Overlanding The Silk Road

Overlanding The Silk Road

120 days and 18.000 KM following the ancient Silk Road.

Full of breathtaking landscapes, welcoming people and old traditions. Crossing China, Mongolia, Kyrgyzstan, Uzbekistan, Turkmenistan, the Caspian sea, Azerbaijan, Georgia and Turkey.

I experienced amazing landscapes and impressive buildings from a glorious past on this once prosperous trade route. What made the strongest impression was, as it usually is, the warmth and curiosity of the locals from whom I keep priceless memories.

 

Some moments come to mind about that epic journey:

One time in China it was about to get dark and we needed to set up camp. Far away on the west of China the great the wall continues and farmers work the land right next to it. We parked near the wall, pitched our tents up and found ourselves sleeping right next to it, with the full moon shining on us while we imagined how it must have been when they were building this, now protecting us from the wind instead of hordes of Mongols.

Mongolia was truely epic. A place without roads where when you ask for directions to get to a certain town they say 100km northwest, then on the hill turn east 50km. There are no signs, just some car tracks and lots streams which quickly become rivers when it rains. Some have bridges, some...not. If you are looking for an adventure I think Mongolia is still one of those places where you can find it raw.

Kyrgyzstan had probably the most beautiful landscapes on the whole road. We were there during the summer and it was still a bit cold in some places, so I can only imagine how it must be in Winter. There are majestic mountains everywhere, great green valleys with goats and sheeps grazing. If you can speak a little Russian or read cyrillic it will help you communicate with locals a lot, who were very friendly.

In Khiva (Uzbekistan) I instantly made friends with some locals working at a carpet workshop and they invited me to spend the whole afternoon drinking tea, sharing their meal, trying to communicate with a mix of English, Uzbeki and Russian. Time, good will and creative hand gestures usually compensates for the difficulties of the language barriers.

In Tashkent (Uzbekistan) we were also invited by some locals to join them on their way to a picnic on the mountains. We just took a train with these people we barely knew and spend the most wonderful and authentic afternoon cooking shashlik (similar to a shish kebab) in the mountains outside the city.

The Darvasa Crater (Turkmenistan) is a huge crater in the ground, the size of a football stadium, which has been burning since the 1970s. It is especially majestic when visited during a moonless night, when everything is pitch black and you see this orange glow coming out of nowhere as you approach. It is the closest I have been to seen something that looks like the gates of hell. Truely an amazing image that will be with me forever.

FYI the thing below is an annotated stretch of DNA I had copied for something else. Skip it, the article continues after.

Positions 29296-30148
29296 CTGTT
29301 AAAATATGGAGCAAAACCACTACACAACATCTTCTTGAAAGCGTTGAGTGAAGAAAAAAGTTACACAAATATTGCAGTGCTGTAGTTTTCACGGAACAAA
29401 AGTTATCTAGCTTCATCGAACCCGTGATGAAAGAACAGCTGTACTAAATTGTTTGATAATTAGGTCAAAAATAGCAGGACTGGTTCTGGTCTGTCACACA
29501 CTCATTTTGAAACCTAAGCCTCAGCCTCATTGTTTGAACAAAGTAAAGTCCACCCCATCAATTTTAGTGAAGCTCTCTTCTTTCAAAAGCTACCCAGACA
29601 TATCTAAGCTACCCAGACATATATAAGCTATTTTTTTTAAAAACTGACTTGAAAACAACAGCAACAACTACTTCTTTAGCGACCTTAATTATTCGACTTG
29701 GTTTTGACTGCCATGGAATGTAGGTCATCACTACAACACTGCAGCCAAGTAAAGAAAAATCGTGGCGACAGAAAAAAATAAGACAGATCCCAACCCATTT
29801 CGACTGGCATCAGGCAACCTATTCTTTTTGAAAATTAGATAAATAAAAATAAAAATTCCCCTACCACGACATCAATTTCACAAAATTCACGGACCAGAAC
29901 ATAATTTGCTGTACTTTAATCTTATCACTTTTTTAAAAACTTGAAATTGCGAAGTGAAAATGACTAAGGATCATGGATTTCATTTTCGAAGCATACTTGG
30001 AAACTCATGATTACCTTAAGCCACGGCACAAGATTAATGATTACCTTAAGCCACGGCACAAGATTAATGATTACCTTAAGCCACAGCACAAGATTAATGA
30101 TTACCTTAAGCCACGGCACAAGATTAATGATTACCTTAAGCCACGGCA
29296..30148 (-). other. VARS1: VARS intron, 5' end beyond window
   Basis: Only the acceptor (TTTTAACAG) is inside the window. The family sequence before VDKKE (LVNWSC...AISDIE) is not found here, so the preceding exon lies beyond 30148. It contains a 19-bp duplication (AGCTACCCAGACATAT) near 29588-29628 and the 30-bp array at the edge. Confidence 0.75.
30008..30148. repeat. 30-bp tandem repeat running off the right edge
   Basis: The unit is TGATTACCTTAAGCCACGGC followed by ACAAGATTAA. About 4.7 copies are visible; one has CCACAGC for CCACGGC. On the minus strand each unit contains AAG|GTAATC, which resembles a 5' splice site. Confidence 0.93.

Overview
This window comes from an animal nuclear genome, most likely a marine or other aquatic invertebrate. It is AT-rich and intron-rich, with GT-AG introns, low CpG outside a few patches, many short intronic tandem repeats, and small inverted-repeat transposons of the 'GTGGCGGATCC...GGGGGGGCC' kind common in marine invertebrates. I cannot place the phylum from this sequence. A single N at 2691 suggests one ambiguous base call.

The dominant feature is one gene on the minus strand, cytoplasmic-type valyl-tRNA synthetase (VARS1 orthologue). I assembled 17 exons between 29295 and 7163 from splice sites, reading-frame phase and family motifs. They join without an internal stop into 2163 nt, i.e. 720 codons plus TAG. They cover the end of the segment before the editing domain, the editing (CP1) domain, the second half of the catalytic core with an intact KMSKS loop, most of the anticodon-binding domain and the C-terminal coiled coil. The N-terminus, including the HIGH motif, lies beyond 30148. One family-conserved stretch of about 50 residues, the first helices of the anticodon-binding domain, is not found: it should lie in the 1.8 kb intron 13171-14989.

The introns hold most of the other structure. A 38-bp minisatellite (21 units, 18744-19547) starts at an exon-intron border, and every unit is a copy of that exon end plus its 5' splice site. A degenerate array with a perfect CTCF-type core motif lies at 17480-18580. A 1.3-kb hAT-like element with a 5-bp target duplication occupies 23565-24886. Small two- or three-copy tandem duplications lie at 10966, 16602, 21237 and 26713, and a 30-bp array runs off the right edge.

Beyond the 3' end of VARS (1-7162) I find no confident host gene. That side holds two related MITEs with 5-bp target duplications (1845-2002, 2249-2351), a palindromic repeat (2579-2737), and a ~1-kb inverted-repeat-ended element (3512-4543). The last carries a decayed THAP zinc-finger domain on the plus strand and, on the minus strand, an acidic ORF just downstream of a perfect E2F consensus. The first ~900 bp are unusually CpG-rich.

We crossed the Caspain sea on a cargo ferry. Sharing the afternoons playing Backgammon with Turkish truck drivers and enjoying some amazing sunsets.

In Georgia we got to spend one night in the Caucassus mountains, near the border with Russia. There was thick pristine snow covering the mountains as far as you can see, which was a stark contrast with the endless sanddunes we have seen on other parts of the Silk Road, which gives you a better understanding of the wide range of difficulties and obstacles that merchants in past centuries had to overcome on these trade routes, not to mention the bandits and armies shifting control of the areas.

Finally Turkey, a beautiful place I've had the pleasure to visit before. Watching the sunrise from a hot air balloon over Capadoccia is still a classic of an immense beauty. And the charm, flavours and architecture of a city like Istanbul is the perfect setting to end (or start) a silk road adventure.

These are just very few of the memories I brought with me from this amazing and unique part of the world which still holds a lot of its authentic charm. But I encourage everyone to get their own experience on the silk road, it is a journey that will be with you for a long time.

 

If you want to know more in detail about the trip, click the link below:
Full trip Itinerary: dragoman.com/holidays/details/silk-route-between-istanbul-and-ulaanbaatar

Directed by Nicolás Bori vimeo.com/nicolasbori
Music: ¨Ponds¨ by Biggi Hilmars biggihilmars.com

by permission of Boosey & Hawkes Music Publishers Ltd, an Imagem company

Sound and Color Correction: Nicolás Rada soundcloud.com/nicolasrada
Image Stabilization: Carl Bennett ( c-l-b@usa.net )

Equipment used:
Panasonic Lumix GH4
12-35mm f2.8
14-140mm f5.6
25mm 1.4